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Today's Stichomancy for Jessica Alba

The first excerpt represents the past or something you must release, and is drawn from Astoria by Washington Irving:

them and get first among the Arickaras. As he had traded with those people and possessed great influence over them, it was feared he might make use of it to impede the business of Mr. Hunt and his party. It was resolved, therefore, to keep a sharp look- out upon his movements; and M'Lellan swore that if he saw the least sign of treachery on his part, he would instantly put his old threat into execution.

Notwithstanding these secret jealousies and heart-burnings, the two parties maintained an outward appearance of civility, and for two days continued forward in company with some degree of harmony. On the third day, however, an explosion took place, and

The second excerpt represents the present or the deciding factor of the moment, and is drawn from Collection of Antiquities by Honore de Balzac:

made to write it," the old notary cried wrathfully. "He is a good creature; he would have taken it all on his shoulders. But there is an end of it; the world is falling to pieces," the old man continued, sinking exhausted into a chair. "Du Croisier is a tiger; we must be careful not to rouse him. What time is it? Where is the draft? If it is at Paris, it might be bought back from the Kellers; they might accommodate us. Ah! but there are dangers on all sides; a single false step means ruin. Money is wanted in any case. But there! nobody knows you are here, you must live buried away in the cellar if needs must. I will go at once to Paris as fast as I can; I can hear the mail coach from Brest."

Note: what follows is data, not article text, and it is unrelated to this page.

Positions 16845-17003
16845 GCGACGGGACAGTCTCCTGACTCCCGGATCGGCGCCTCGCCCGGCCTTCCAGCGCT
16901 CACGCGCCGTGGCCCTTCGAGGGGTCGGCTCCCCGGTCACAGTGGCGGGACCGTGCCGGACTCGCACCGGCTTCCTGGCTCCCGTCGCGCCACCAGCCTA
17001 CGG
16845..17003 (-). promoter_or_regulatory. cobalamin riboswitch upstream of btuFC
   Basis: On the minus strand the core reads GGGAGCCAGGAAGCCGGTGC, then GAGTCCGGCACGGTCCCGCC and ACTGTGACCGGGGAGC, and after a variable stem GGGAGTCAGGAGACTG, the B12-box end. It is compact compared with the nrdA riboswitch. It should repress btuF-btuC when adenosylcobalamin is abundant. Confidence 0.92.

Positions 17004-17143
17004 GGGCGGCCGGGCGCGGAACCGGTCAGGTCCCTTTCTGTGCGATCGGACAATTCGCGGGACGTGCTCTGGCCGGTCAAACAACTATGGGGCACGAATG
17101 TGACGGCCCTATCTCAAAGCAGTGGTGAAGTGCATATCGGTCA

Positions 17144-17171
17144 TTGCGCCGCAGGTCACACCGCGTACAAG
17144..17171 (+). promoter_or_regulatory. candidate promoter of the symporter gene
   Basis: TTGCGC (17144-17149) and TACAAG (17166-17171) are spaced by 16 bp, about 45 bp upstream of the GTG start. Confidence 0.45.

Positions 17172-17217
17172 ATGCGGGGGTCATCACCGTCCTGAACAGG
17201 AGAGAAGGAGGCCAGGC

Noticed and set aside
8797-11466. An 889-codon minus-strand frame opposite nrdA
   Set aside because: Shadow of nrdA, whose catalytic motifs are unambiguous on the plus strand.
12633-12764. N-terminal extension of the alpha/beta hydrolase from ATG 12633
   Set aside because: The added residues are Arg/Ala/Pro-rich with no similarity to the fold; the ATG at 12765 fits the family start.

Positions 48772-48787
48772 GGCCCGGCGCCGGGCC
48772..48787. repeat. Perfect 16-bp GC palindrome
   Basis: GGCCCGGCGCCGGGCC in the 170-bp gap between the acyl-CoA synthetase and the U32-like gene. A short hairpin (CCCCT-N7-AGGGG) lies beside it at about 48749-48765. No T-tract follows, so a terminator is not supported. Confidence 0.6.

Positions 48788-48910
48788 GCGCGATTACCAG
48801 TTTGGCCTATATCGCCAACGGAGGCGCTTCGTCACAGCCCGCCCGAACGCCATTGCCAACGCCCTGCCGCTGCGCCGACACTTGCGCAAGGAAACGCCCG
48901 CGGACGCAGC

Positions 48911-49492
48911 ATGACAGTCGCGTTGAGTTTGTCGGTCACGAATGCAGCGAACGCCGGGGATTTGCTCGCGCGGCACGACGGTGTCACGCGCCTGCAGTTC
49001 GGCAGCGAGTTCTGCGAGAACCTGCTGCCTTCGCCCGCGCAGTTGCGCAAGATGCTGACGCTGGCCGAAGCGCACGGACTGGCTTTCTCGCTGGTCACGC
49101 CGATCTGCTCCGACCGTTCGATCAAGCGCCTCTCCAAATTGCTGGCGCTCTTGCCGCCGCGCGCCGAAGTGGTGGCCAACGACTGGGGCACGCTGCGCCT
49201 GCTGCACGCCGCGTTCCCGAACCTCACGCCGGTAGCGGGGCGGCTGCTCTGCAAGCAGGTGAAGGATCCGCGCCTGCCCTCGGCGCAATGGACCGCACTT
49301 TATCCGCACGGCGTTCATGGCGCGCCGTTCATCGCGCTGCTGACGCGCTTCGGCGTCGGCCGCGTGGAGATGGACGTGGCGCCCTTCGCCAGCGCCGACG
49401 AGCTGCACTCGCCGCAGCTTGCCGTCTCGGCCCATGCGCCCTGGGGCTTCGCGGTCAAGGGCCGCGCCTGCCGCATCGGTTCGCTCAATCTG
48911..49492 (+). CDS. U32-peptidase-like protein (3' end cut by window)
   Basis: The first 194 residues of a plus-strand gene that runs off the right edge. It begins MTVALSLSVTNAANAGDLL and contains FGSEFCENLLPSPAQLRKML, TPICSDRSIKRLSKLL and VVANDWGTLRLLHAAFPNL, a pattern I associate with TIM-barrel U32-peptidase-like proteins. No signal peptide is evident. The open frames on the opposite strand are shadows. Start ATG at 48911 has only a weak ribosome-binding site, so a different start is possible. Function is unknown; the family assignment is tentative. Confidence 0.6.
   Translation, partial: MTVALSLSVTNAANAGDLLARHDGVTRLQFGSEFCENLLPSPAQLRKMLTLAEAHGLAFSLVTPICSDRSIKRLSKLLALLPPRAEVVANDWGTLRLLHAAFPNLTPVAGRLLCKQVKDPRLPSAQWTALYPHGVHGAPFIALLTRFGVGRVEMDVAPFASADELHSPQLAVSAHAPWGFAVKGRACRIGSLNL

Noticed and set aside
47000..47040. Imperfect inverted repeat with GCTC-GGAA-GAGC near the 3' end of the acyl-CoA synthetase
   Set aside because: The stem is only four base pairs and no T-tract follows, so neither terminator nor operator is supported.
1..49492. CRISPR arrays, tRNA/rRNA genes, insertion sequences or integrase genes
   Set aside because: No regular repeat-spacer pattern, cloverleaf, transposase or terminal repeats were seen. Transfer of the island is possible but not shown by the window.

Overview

The third excerpt represents the future or something you must embrace, and is drawn from The Wife, et al by Anton Chekhov:

numbers of dull-witted creatures, drunkards, intriguing schemers and slanderers, but there is not one person of talent among them. I cannot tell you how bitter it is to me that the art I love has fallen into the hands of people I detest; how bitter it is that the best men look on at evil from afar, not caring to come closer, and, instead of intervening, write ponderous commonplaces and utterly useless sermons. . . ." And so on, all in the same style.

A little time passed, and I got this letter: "I have been brutally deceived. I cannot go on living. Dispose of my money as you think best. I loved you as my father and my only friend.